Celebration Press Reading; Good Habits, Great Readers-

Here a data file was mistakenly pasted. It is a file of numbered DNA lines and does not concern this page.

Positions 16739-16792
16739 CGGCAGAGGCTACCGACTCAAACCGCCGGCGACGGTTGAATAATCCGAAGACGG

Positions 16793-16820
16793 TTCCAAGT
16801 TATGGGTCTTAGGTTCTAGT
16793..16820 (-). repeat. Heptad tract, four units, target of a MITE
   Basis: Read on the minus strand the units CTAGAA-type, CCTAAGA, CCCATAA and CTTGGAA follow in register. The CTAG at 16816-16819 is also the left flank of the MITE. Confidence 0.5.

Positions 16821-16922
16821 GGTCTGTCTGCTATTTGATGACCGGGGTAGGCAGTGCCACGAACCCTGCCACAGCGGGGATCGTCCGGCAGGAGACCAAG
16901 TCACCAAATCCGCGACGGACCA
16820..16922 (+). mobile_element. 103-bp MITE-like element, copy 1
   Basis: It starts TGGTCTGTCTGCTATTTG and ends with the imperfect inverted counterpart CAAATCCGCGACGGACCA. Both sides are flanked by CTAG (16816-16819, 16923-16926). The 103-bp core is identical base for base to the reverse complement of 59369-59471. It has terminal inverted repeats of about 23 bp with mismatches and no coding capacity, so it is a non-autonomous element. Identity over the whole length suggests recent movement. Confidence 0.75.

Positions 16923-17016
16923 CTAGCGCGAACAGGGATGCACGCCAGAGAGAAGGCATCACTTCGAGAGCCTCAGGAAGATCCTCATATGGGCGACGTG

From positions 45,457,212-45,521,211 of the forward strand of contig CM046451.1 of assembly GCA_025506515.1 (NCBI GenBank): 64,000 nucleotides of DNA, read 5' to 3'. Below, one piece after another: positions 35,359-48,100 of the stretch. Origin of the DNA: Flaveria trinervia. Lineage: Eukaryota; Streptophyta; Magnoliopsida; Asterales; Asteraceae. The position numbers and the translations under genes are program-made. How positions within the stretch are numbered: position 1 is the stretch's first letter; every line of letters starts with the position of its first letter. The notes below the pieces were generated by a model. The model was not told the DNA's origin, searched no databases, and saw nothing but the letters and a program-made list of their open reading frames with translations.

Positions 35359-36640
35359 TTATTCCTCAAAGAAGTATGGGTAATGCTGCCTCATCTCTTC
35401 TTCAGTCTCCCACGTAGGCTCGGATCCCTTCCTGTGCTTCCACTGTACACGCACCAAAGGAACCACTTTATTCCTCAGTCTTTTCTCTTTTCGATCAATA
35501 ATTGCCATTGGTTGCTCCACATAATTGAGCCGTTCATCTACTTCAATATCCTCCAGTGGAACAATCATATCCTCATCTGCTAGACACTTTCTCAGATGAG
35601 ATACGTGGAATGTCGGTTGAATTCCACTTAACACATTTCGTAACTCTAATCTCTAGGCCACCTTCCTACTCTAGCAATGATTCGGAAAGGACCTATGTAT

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Celebration Press Reading: Good Habits, Great Readers— The Research Guiding an Innovative Program for Instruction in Reading Comprehension Nancy Frey, Ph.D. VOLUME ONE, NUMBER ONE JANUARY 2006 www.pearsonschool.com Introduction. . . . . . . . . . . . . . . . .1 Theoretical.Framework.. and.Rationale . . . . . . . . . . . . . . .2 What.Do.Good.Readers.Do?. . . . 2 What.Do.Good.. Teachers.of.Reading.. Comprehension.Do?. . . . . . . . . .3 Good.Habits,.Great.Readers. . . .4 Conclusion . . . . . . . . . . . . . . . .12 References . . . . . . . . . . . . . . . .13 Introduction At the request of the U.S. Congress and after considerable research, the National Reading Panel (NRP) produced a report on effective reading instruction (National Institute of Child Health and Human Development, 2000a). The objective was to provide guidance to teachers, administrators, and researchers and to lead to improved reading instruction. One major area of the report focused on instruction in reading comprehension. It is hard to imagine a more influential development in the last decade than that seen in reading comprehension instruction. The Panel’s subgroup focusing on comprehension and comprehension instruction analyzed over 200 studies. Based on that analysis, the report described comprehension instruction in three dimensions: 1. Developing an awareness and understanding of the reader’s own cognitive processes that are amenable to instruction and learning. 2. Having a teacher guide the reader through—or model for the reader—the actions (strategies) the reader can take to enhance comprehension processes. 3. Having the reader practice those actions (strategies) with the assisting teacher 1 Good.Habits,.Great.Readers An Innovative Program for Instruction in Reading Comprehension until the reader gradually internalizes those processes and masters them independently (NICHHD, 2000b, p. 3). These three dimensions are essential to the Celebration Press Reading: Good Habits, Great Readers program. This comprehensive reading program provides focus lessons on reading comprehension instruction. Celebration Press Reading: Good Habits, Great Readers is based on research, and it offers an instructional model that leads to a gradual release of responsibility. That is, instruction begins with the teacher “modeling and sharing cognitive secrets… gradually turn[ing] over more responsibilities…[with] the ultimate goal…to fade out of the picture so students can apply the strategy independently” (Pearson and Fielding, 1991, pp. 848-849). This paper explains the rationale behind the program and briefly describes how the Celebration Press Reading: Good Habits, Great Readers program brings the benefits of the research into the classroom. Theoretical Framework and Rationale The theory behind Celebration Press Reading: Good Habits, Great Readers lies in knowing what actions good readers take while reading (good habits) and what teachers can do to teach students to take those actions. In other words, “what do good readers do” and “what do good teachers of reading comprehension do?” What Do Good Readers Do? Celebration Press Reading: Good Habits, Great Readers is grounded first in our understanding of how good readers comprehend what they read. The research shows that good readers have formed good reading habits and apply proven reading strategies. Paris, Wasik, and Turner (1991) described strategic reading as “a prime characteristic of expert readers because it is woven into the fabric of children’s cognitive “Reading comprehension is the nexus between meaning and interpretation” (Hacker, 2004, p. 769). 800-321-3106 2 An Innovative Program for Instruction in Reading Comprehension development and is necessary for success in school” (p. 609). They further placed these reading strategies into three clusters: Before reading: previewing the text, making predictions During reading: identifying main ideas, making inferences, inspecting the text (looking forward and back in the text) After reading: summarizing, reflecting (Paris, Wasik and Turner, 1991). The profession’s understanding of these and other reading comprehension strategies has expanded since the early 1990s. Other studies have focused on other proven strategies, particularly in regard to the role of self-generated questions, mental imagery (Borduin, Borduin, and Manley, 1994), and critical literacy (Luke, 2000). Over time, all of these strategies become the habits of readers who love to read, read with purpose, and understand what they read. The research has shown that these are the things good readers do. Thus, the Celebration Press Reading: Good Habits, Great Readers program features these essential reading comprehension strategies at every grade level to ensure that every student becomes a great reader. What Do Good Teachers of Reading Comprehension Do? To bring students to the point of internalizing good reading habits, good teachers employ a number of explicit teaching techniques—the things good reading teachers do. Provide direct explanations. The teacher explains the comprehension strategy (Duffy, Roehler, Meloth, Vavrus, Book, Putnam, and Wesselman, 1986). These direct explanations must involve both the procedure and the purpose of the strategy if students are to understand how the particular strategy can solve comprehension problems. As the National Reading Panel (NICHHD, 2000a) advised, reading comprehension instruction must also include “Research shows that explicit teaching techniques are particularly effective for comprehension strategy instruction. In explicit instruction, teachers tell readers why and when they should use strategies, what strategies to use, and how to apply them. The steps of explicit instruction typically include direct explanation, teacher modeling (“thinking aloud”), guided practice, and application” (Armbruster, Lehr, and Osborne, 2001, p. 53). 3 Good.Habits,.Great.Readers An Innovative Program for Instruction in Reading Comprehension modeling and supportive guidance if students are to acquire the tools needed to understand text. Think aloud to foster metacognition (teacher modeling). Baker and Brown (1984) described the role of metacognition in reading as “the ability to reflect on one’s own cognitive processes, to be aware of one’s own activities while reading” (p. 353). Effective reading teachers help students gain this kind of awareness by “thinking aloud,” by modeling how good readers use comprehension strategies to understand (Davey, 1983). In this manner, young readers gain insight into how they can use the tools of comprehension. Facilitate peer learning through partner talk (guided practice and application). Brown, Pressley, Van Meter, and Schuder (1996) investigated the effectiveness of peer discussion in deepening and refining understanding of reading comprehension strategies. Called “transactional strategies instruction,” these conversations follow teacher modeling and provide students with an opportunity to apply the strategy to a piece of text and discuss their decisions for doing so. Good Habits, Great Readers Knowing the theory behind the Celebration Press Reading: Good Habits, Great Readers program, let’s examine briefly how the program implements the research findings. The Celebration Press Reading: Good Habits, Great Readers program helps students build the habits of mind that great readers possess. The habits emphasized in the program have been developed with research in mind. The program is distinguished by its units of study for whole-class reading focus lessons. The units of study remain constant through K–5, while the texts become more complex and the use of the reading comprehension strategies deepens. 1. Great Readers See Themselves as Readers The Celebration Press Reading: Good Habits, Great Readers “…the kinds of experiences children have in classrooms strongly influence their motivation for reading and other subjects. Some experiences and educational practices can enhance children’s motivation, and others may undermine it” (Wigfield, Guthrie, Tonks, and Perencevich, 2004, p. 301). 800-321-3106 4 An Innovative Program for Instruction in Reading Comprehension program begins each school year with a unit focused on the habits and dispositions of effective readers. Consistent with the priorities of classroom teachers, the unit begins with “Taking Care of Books.” Focus lessons deal with proper book handling. This segment gives the teacher the opportunity to teach classroom procedures while also introducing literacy content. This unit ensures that, from the start of the year, students are learning about the value of books as well as about their competence in handling them. Students who perceive themselves as being competent at tasks are more likely to be successful academically (Bandura, 1989). Young readers must develop a sense of self as readers so they can choose books that meet their purposes. The ability to choose books is critical because it engages students in the world of reading (Fresch, 1995). Knowing one’s preferences for topics, settings, and authors is essential in building lifelong readers (Baker, Dreher, and Guthrie, 2000). Students in the Celebration Press Reading: Good Habits, Great Readers program learn about their choices and preferences through modeled instruction. Of course, choices and preferences are of little consequence if a reader lacks the persistence to finish a book. For that reason, the first unit ends with a week of conversations about the habits of readers who possess the stamina to read, including rereading favorite books, reading every day, and looking forward to the next book (Calkins, 2001). 2. Great Readers Make Sense of Text A technique proven to be effective in helping students make sense of text is reciprocal teaching. This is “an instructional procedure in which teachers and students take turns leading discussions about shared text. The purpose of these discussions is to achieve joint understanding of the text through the flexible application of four comprehension strategies: prediction, clarification, summarization, and question “…multiple strategy instruction that is flexible as to which strategies are used and when they are taught over the course of a reading session provides a natural basis on which teachers and readers can interact over text” (NICHHD, 2000b, p. 9).  Good.Habits,.Great.Readers An Innovative Program for Instruction in Reading Comprehension generation” (Palincsar and Klenk, 1991, p. 116). Each of these strategies is complex, and students need many opportunities to use them and discuss their use. The original developers of the technique estimated that students require approximately 20 days of practice to become proficient with the process of each comprehension strategy (Palincsar and Brown, 1984). Teachers using the Celebration Press Reading: Good Habits, Great Readers program introduce four comprehension strategies in the unit “Great Readers Make Sense of Text.” Prediction is a “before reading” strategy that helps young readers make sense of text. Through teacher modeling and think-alouds, students are introduced to prediction as a means for anticipating text and activating their background knowledge (Langer, 1981, 1984). Summarization. Young readers can make greater sense of text when they know how to use summarization effectively. Explicit teaching of summarizing appears to improve memory and recall of details as well as of main ideas discussed in the text (Armbruster, Anderson, and Ostertag, 1987; Baumann, 1984). Younger and less effective readers, however, wait until the end of the reading to summarize (Paris, Wasik, and Turner, 1991), which is not very effective. The focus lessons in the “Make Sense of Text” unit enable teachers to model for students how to summarize throughout a reading for greater understanding. Question generation. Young readers can make greater sense of text when they know how to generate their own questions. Question generation helps readers monitor their understanding. Question generation is also useful for solving problems (clarifying) encountered in the text. For young readers, problems often occur at the word level. Effective readers notice when there is a problem with a word “The National Reading Panel determined that question generation has the strongest scientific support as an effective reading strategy and “may also best be used as a part of a multiple strategy instruction program” (NICHHD, 2000b, p.8). 800-321-3106 6 An Innovative Program for Instruction in Reading Comprehension and apply strategies to correct the error (Baker and Brown, 1984). Pressley points out that when readers use this strategy, “comprehension in general should be improved, for much more of the text will be correctly decoded” (2000, p. 552). 3. Great Readers Use What They Know The units in the Celebration Press Reading: Good Habits, Great Readers program build upon one another to deepen continually young readers’ metacognitive awareness of comprehension. Thus, the unit “Great Readers Use What They Know” capitalizes on students’ growing sense of the reader’s role in making connections, activating background knowledge, using vocabulary, and making inferences. The lessons in this unit challenge students to use their background knowledge to take an active role in making connections between themselves and the text, other texts, and the larger world (Keene and Zimmerman, 1997). Although the popular terminology of classrooms is text-to-self, text- to-text, and text-to-world, its foundations can be found in the research of the relationship between a reader’s schema and his or her ability to comprehend a text (Anderson, 2004). Vocabulary and reading comprehension are closely linked because of the relationship between words and conceptual knowledge (Beck, Perfetti, and McKeown, 1982). Students learn vocabulary in a variety of ways, including within the context of the reading itself. This happens through direct instruction (Stahl, 1983) and application of intentional strategies to figure out the meaning of the words (Blachowicz and Fisher, 2000). The focus lessons in this unit enable the teacher to model both methods within the context of books to show students how to use the words they know to help them in figuring out the meaning of words they do not know. Inferring is among the most difficult of the reading comprehension strategies to master, as many teachers can “…elementary students can be taught to be active as they read in the sense of using a variety of comprehension strategies to make sense of the meanings encoded in text. When they were taught strategies like the ones that excellent readers report as they read, comprehension, in fact, improved dramatically in validation studies” (Pressley, 2000, p. 556).  Good.Habits,.Great.Readers An Innovative Program for Instruction in Reading Comprehension attest. Students have labored for years with little success under the decidedly unhelpful “read between the lines” cue. However, the ability to infer meanings not explicitly stated is a linchpin to comprehension (Collins, Brown, and Larkin, 1980). Since many readers tend to infer only at the minimal level necessary (McKoon and Ratcliff, 1992), it is essential that the teacher create time and opportunity for students to infer at deeper levels (Kintsch, 2004). The focus lessons provide teacher modeling of this critical strategy: encouraging student’s to use what they know to infer meaning. 4. Great Readers Understand How Stories Work Narrative stories possess characteristics and structures that knowledgeable readers use to understand text. These characteristics and structures, referred to as story grammar, include characters, setting, problem, solution, and plot. Young readers need to understand these elements if they are to anticipate, retell, and analyze story events. Children who are instructed in these elements—who learn story grammar—achieve higher levels of comprehension (Baumann and Bergeron, 1993; Davis, 1994). Therefore, the unit “Great Readers Understand How Stories Work” begins with modeling and a discussion of story grammar. Because the relationship between reading and writing is so important, readers also need to understand the literary devices authors use to make stories come alive. These devices are particularly useful for fostering mental imagery, inferencing, and other important strategies used by effective readers to support comprehension (Borduin, Borduin, and Manley, 1994). The focus lessons in the Celebration Press Reading: Good Habits, Great Readers program use books and poems to expose students to a variety of literary devices, including onomatopoeia, alliteration, hyperbole, and foreshadowing. “To support young children in developing literacy, high-quality literature including narrative and expository works is used during literature-based instruction (Scharer, 1992). This type of instruction, which has been increasingly emphasized in reading research and practice, provides authentic learning experiences and activities using literature to teach and foster literacy” (Morrow and Gambrell, 2001, p. 348). 800-321-3106 8 An Innovative Program for Instruction in Reading Comprehension 5. Great Readers Read to Learn Students in elementary schools are benefiting from instruction in reading informational texts, thanks to several influential studies. Informational texts are nonfiction texts, which convey information about the social world. Moss and Newton (2002) reviewed elementary basal readers and found a decided lack of informational selections. Similarly, Duke (2000) studied 20 first grade classrooms and found that among the 10 classrooms in low socioeconomic schools, children were exposed to informational print for an average of just 3.6 minutes per day. The Celebration Press Reading: Good Habits, Great Readers program provides teachers and their students with many opportunities to interact with nonfiction text for the purposes of reading to learn. This unit begins with a series of focus lessons on learning information through reading and is followed by lessons about establishing and monitoring purpose. Text features, such as the contents page, captions, diagrams, and the index, serve as organizers and meaning markers. Being aware of these features can help young readers with problem solving, summarizing, inferencing, and other comprehension strategies. Using these tools, readers can more effectively read to learn. This brief overview identifies the many good habits (strategies) that great readers have. Learned individually, these strategies have to be used collectively. Students need to understand how effective readers consolidate the use of multiple strategies to understand texts. As Pinnell and Fountas note, “Powerful strategies must be applied day after day across many different opportunities” (p. 14, 2003). Thus, the final week of the “Reading to Learn” unit focuses on using multiple strategies to understand. The National Reading Panel (NRP) evaluated the use of such a technique “In this Information Age the importance of being able to read and write informational texts critically and well cannot be overstated. Informational literacy is central to success, and even survival, in advanced schooling, the workplace, and the community” (Duke, 2000, p. 202).  Good.Habits,.Great.Readers An Innovative Program for Instruction in Reading Comprehension (multiple strategies/metacog- nition) and finds “considerable scientific support for its effectiveness as a treatment, and it is the most promising for use in classroom instruction where teachers and readers interact over texts” (NICHHD, 2000b, p. 9). 6. Great Readers Monitor and Organize Ideas and Information As students learn how to read, they learn to track information and hold it in their short- and long-term memories. One method for developing this ability is to show young children how effective readers make notes about the text. Students can make notes using language charts, sticky notes, and graphic organizers. Bromley observed, “Organizers show important ideas and information and relationships among concepts in texts” (1999, p. 169). The unit “Great Readers Monitor and Organize Ideas and Information” features focus lessons on creating notes as a class and individually, using narrative and informational texts. Marie Clay noted, “Children learn to monitor themselves to keep their correct reading on track, and when something seems to be wrong they usually search for a way to get rid of the dissonance. It is important for teachers to notice self- monitoring because the process is a general one required in all reading” (2001, p. 185). Monitoring and self-correction are forms of self-repair that all effective readers use to maintain understanding of the text. This section of the unit provides teachers with focus lessons to model and scaffold the processes for their young readers. The final part of this unit allows teachers and students to return to visualizing, this time as a way to maintain comprehension. Building on the mental imagery addressed in previous units, students use illustrations, background knowledge, dialogue, and vocabulary to extend their understanding. Visualizing also helps them notice when their understanding is different from others’ (Borduin, Borduin, and Manley, 1994). “Teaching students to organize the ideas that they are reading about in a systematic, visual graph benefits the ability of students to remember what they read” (NICHHD, 2000b, p. 8). 800-321-3106 10 An Innovative Program for Instruction in Reading Comprehension 7. Great Readers Think Critically About Books The leading edge of literacy research is critical literacy and its role in comprehension. Critical literacy “views readers as active participants in the reading process and invites them to move beyond passively accepting the text’s message to question, examine, or dispute the power relations that exist between readers and authors” (McLaughlin and DeVoogd, 2004, p. 14). The goal of critical literacy is not to criticize a text, but rather to ask important questions about the author, the characters, and the message. At times, these conversations involve evaluation at a personal level, as students grow to know themselves as readers. In the unit “Great Readers Think Critically About Texts,” young readers are extended an invitation to engage with books through personal experiences. Every reader needs to develop the habit of paying attention to his or her personal responses to a text, such as the reasons for liking or disliking a particular reading. These evaluations are extended to informational texts as well. The teacher revisits previously read books to examine the sources of information and the role of the author in developing the books. As students evaluate nonfiction, they are asked to consider the purpose for the book and how the author might have obtained the information. The next good reading habit involves responding to characters, especially in noticing how characters behave and how time and place influence people. Kate DiCamillo, author of the Newbery award-winning book The Tale of Despereaux (2004) says about characters: For me, both as a reader and as a writer, character is story. Character is the engine, the powerful, complex, whirring, humming, intricate thing that pulls me forward when I’m reading and that pulls the story forward when I’m writing (DiCamillo, 2005, p. 29). The final habit in the critical literacy unit involves both 11 Good.Habits,.Great.Readers An Innovative Program for Instruction in Reading Comprehension distinguishing fantasy and reality in K–1, and analyzing themes in grades 2–3. For young children, the ability to fall into a book is essential for motivation and interest (Sipe, 2002). The focus lessons allow teachers to foster conversation about their reactions to the stories, including understanding the element of make-believe. Older readers explore the author’s message as they analyze the themes and intent of the book. Conclusion The Celebration Press Reading: Good Habits, Great Readers program has been developed using the large body of comprehension research that explores what readers need to do, and how their teachers can help them. Learning from an instruction model that focuses on the gradual release of responsibility, young readers integrate multiple strategies in ways that lead to independent reading. By allowing the text to signal the reader, children learn to consolidate comprehension strategies in a fluid and natural way. Students learn how to effectively examine a text prior to reading in order to understand what the text might be about. To find out more about Celebration Press Reading: Good Habits, Great Readers, visit www.GoodHabitsGreatReaders.com. 800-321-3106 12 References Anderson,.R ..C ..(2004) ..Role.of.the.reader’s.schema.in.comprehension,.learning,.and.memory ..In.R ..R ..Ruddell.and.N ..J ..Unrath. 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